Each year, as many as 1 in 10 older Americans are abused, neglected or exploited, only 1 in 14 cases of elder abuse ever come to the attention of authorities. Older Americans lose an estimated $2.6 billion or more annually due to elder financial abuse and exploitation, funds that could be used to pay for basic needs such as housing, food and medical care. Unfortunately, it occurs in every demographic and can happen to anyone — a family member, a neighbor, even you!

World Elder Abuse Awareness Day (WEAAD) was launched on June 15, 2006 by the International Network for the Prevention of Elder Abuse and the World Health Organization at the United Nations (UN). WEAAD aims to provide an opportunity for communities around the world to promote a better understanding of abuse and neglect of older persons by raising awareness of the cultural, social, economic, and demographic processes affecting elder abuse and neglect.

Please watch for displays of pinwheels in your community this month as a symbol for each report of elder abuse in each county!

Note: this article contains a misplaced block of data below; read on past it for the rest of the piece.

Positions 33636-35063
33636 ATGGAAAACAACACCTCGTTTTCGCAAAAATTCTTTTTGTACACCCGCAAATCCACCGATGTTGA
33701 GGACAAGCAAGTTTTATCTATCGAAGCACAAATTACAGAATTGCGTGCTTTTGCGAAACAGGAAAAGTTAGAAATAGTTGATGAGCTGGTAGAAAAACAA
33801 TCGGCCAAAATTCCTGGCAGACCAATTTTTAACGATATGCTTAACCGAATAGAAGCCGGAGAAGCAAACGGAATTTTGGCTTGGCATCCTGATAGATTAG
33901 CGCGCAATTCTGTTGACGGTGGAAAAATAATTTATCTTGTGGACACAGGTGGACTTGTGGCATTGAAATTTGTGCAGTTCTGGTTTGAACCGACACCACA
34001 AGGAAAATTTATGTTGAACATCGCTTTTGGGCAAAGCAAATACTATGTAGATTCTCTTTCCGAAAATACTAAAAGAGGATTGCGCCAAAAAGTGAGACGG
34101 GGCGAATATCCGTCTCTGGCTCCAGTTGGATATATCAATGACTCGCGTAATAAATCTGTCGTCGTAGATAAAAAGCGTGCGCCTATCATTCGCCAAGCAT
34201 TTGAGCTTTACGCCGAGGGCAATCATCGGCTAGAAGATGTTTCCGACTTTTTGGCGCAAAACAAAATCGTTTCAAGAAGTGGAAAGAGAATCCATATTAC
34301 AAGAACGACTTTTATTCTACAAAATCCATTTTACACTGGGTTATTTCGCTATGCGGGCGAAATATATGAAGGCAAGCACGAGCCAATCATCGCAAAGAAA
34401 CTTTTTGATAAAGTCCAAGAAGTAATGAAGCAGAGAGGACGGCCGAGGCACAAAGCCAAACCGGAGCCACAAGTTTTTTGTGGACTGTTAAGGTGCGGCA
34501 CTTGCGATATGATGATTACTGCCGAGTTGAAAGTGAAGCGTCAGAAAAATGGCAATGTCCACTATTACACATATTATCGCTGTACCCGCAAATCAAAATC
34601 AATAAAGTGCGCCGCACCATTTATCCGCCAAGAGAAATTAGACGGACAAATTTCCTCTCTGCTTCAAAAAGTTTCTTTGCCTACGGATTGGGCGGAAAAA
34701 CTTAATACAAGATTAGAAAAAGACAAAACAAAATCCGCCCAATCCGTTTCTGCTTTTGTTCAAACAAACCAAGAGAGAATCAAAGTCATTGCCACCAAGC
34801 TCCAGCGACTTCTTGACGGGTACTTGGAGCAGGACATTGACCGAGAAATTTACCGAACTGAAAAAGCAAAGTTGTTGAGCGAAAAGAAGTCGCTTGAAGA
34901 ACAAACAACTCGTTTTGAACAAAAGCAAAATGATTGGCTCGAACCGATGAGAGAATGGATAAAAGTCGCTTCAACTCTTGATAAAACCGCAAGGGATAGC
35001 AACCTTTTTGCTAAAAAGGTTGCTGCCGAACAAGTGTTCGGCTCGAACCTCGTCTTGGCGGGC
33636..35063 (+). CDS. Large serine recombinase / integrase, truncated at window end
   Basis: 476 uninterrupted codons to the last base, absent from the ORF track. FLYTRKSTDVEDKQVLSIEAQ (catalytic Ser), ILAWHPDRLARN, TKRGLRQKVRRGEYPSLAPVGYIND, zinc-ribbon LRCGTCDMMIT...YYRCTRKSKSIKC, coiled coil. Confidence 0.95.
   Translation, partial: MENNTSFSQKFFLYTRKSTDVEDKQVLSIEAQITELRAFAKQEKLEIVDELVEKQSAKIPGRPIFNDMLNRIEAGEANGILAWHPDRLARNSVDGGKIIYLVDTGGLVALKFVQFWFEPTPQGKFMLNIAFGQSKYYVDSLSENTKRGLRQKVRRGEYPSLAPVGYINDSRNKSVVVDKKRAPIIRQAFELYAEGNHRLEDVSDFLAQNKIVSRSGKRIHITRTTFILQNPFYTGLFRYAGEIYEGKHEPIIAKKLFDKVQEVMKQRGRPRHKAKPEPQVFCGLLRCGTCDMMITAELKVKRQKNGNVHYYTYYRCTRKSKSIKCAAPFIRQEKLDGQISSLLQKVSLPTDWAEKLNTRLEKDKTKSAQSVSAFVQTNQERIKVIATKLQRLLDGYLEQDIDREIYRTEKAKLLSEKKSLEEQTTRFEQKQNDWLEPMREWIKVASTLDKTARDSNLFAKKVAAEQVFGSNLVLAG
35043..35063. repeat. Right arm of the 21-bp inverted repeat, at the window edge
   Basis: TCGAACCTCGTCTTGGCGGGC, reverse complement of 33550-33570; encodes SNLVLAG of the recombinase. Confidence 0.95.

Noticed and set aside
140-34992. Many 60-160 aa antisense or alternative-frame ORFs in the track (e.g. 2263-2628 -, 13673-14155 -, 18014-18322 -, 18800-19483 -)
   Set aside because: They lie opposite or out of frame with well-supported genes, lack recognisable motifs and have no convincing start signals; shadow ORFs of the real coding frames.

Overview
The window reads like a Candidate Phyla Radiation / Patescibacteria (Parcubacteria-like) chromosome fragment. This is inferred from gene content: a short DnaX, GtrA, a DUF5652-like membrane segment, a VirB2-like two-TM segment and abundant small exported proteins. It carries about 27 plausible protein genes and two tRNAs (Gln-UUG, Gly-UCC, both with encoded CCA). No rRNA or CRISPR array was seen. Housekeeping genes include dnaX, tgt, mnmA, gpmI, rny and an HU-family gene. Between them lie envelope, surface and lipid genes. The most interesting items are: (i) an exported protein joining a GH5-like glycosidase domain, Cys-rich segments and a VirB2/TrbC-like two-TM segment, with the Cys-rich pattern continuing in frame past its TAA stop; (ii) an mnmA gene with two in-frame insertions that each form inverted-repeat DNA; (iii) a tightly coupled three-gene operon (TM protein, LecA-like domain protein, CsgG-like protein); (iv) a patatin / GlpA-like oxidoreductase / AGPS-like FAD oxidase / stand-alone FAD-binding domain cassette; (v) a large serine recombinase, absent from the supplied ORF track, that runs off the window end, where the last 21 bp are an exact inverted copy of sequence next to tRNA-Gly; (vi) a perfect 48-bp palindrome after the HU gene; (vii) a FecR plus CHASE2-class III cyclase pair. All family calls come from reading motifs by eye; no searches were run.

There are many ways to get involved in strengthening our communities and preventing elder abuse:

It is up to everyone to prevent and address elder abuse. Talk about it – to your leaders, and to your neighbors.

  • Advocate for elder abuse prevention and intervention programs.
  • Raise public awareness by conducting presentations and distributing materials about elder abuse at senior centers, places of worship, physician offices, etc.
  • Educate yourself and enable others to better recognize the warning signs.

Lend strength to existing social support structures

  • Be a friendly visitor to an older person living in the community
  • Provide support for someone who is a caregiver
  • Don’t tolerate ageism–this begins with not making fun of older adults

Contribute to building new social support structures

  • Report concerns to your local Adult Protective Services program or law enforcement
  • Get involved with the Long-Term Care Ombudsman program, working to resolve problems related to the health, safety, welfare and rights of persons who live in long-term care facilities (e.g., nursing homes, assisted living).

Get more information about how to make a difference by visiting the National Center on Elder Abuse website ncea.acl.gov, by contacting the Eldercare Locator at 1-800-677-1116 or contacting your local ADRC to